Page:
In celebration of Black History Month, CURE, Citizens United to Reform and Empower, will host the second annual Northeast Louisiana Black History Film Festival, from 6-9 p.m. on February 16-18, at the Bastrop Municipal Center, 1901 Moeller Drive.

The first film festival was a great success, drawing almost 100 people to the three day event. Guests were welcomed on opening night with popcorn and drinks, and were treated with a dinner and movie on the second and third nights. The film empowerment discussions opened dialogue with parents, children and other citizens about the progress of African descendants in America, and the issues that prevent the implementation of a successful empowerment agenda for African-Americans on a mass scale.

Film festival attendees traveled from different cities and states to attend the film festival. Bastrop natives Talance Sawyer, a former NFL player, and actor George Wilson, an actor who played a role in the Denzel Washington film "The Great Debaters," one of the three films featured at last year’s film festival, were our empowerment speakers on the final day of the festival.

CURE created the Black History Film Festival as a human rights initiative for the City of Bastrop and Morehouse Parish to stimulate substantive dialogue between different ethnic groups concerning: race, cultural diversity, education, freedom, justice, civil rights, community development and socio-economic inequities, and to increase cultural tourism to the area.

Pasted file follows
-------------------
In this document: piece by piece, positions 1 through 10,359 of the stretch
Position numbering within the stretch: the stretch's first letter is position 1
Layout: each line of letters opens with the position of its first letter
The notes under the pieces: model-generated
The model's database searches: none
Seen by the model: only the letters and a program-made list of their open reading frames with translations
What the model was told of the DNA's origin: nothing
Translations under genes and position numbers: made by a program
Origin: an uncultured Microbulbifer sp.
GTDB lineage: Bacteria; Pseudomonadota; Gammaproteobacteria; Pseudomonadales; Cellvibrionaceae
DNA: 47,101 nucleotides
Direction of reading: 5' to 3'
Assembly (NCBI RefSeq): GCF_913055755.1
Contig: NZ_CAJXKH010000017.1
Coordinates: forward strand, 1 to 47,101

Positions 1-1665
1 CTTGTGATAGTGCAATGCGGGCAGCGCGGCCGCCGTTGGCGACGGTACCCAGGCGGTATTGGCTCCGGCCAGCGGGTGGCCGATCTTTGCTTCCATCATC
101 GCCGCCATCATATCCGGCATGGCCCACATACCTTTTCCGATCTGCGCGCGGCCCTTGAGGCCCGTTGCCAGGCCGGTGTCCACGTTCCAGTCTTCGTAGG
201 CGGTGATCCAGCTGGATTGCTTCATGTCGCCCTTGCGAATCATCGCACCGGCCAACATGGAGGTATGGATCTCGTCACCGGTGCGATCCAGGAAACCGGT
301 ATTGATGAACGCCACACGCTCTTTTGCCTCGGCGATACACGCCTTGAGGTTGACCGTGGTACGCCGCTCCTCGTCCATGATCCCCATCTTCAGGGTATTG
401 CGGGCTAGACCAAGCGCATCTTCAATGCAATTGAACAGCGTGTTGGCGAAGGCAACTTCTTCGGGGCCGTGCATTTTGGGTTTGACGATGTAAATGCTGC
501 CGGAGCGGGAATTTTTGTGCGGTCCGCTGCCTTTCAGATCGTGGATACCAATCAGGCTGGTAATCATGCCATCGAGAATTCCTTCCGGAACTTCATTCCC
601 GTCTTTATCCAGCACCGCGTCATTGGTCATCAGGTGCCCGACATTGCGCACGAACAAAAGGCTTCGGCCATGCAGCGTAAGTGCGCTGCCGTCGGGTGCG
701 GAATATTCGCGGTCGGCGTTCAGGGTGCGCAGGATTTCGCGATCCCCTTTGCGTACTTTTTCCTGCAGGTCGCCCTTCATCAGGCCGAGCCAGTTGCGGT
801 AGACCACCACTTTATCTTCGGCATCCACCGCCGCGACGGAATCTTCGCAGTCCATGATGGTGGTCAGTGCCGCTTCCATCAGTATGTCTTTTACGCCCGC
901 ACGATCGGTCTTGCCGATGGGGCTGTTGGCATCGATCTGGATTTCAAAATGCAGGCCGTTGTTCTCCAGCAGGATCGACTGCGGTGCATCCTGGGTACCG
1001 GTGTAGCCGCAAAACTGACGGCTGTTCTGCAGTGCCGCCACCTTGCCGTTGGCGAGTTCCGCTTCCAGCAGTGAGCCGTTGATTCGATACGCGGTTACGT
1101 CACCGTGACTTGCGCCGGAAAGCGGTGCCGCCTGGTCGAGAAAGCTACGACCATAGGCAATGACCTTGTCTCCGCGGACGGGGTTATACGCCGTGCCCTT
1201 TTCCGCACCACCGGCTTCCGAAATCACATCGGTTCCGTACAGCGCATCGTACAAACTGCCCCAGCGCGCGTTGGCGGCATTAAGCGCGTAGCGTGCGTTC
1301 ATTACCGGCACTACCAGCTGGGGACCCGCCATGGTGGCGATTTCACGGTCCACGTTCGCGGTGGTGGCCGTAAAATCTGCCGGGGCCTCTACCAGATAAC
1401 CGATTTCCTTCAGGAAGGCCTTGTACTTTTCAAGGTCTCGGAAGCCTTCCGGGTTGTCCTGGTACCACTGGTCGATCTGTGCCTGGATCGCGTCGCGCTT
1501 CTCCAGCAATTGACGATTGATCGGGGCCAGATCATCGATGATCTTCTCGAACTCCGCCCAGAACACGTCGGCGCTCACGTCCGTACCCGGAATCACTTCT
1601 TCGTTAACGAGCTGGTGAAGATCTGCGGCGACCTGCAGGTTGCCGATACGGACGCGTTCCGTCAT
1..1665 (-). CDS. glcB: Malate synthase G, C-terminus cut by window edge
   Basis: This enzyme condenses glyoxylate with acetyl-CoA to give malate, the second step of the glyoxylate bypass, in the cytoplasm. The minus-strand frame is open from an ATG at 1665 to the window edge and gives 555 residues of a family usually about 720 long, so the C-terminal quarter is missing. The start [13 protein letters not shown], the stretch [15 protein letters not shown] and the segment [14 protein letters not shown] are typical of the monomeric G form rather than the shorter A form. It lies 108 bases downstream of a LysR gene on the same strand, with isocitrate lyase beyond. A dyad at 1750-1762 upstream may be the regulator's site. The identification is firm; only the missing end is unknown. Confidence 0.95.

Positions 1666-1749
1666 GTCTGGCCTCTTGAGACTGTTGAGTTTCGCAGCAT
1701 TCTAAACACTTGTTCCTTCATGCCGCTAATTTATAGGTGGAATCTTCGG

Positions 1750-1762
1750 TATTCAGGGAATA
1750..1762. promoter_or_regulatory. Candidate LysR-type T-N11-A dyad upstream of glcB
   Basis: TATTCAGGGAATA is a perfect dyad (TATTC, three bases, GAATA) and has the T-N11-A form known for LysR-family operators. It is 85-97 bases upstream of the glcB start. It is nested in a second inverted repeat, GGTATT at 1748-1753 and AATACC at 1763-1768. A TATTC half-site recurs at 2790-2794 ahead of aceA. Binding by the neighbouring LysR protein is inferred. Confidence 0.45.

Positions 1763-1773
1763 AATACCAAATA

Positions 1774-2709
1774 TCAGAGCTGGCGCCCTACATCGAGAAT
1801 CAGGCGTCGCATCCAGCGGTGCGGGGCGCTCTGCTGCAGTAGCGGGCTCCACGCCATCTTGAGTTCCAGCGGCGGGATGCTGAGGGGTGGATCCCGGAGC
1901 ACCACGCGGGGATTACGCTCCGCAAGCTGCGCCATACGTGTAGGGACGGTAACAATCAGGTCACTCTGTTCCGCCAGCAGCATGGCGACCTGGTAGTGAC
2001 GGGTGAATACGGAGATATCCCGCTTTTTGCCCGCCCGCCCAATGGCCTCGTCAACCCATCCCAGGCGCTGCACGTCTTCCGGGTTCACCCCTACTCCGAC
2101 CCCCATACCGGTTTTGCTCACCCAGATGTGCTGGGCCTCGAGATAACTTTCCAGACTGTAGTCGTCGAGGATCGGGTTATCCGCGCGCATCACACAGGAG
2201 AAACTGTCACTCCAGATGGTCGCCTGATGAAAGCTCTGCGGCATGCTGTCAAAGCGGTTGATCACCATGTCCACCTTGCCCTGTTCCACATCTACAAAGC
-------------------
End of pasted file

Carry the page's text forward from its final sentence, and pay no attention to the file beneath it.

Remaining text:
The launch for the second film festival begins Friday, Feb.16 with the film, ‘Hidden Figures,' which depicts "Black girl magic;" three phenomenal African-American women who play critical roles during their employment with NASA which directly helps to successfully launch America’s first space expedition. On Saturday, Feb.17, we will screen a highly informative documentary titled, 'Romeo is Bleeding,' where African-American youth in Richmond, CA use their creative artistic expression to produce an urban adaptation of Shakespeare's "Romeo and Juliet"; with the hope of stimulating real dialogue about violence in the city; parental discretion is advised. We will wrap up our film festival on Sunday, Feb. 18, with another award winning movie titled, 'Something the Lord Made.' This awesome film helped to significantly change the face of American medicine, and is based on the real life of Louisiana native, Dr. Vivien Thomas.

The film festival is free and open to the public. For more information or to become a sponsor, contact Chastity Kennedy-Lee 318-235-1945 or Latonya Hawkins 318-884-7310.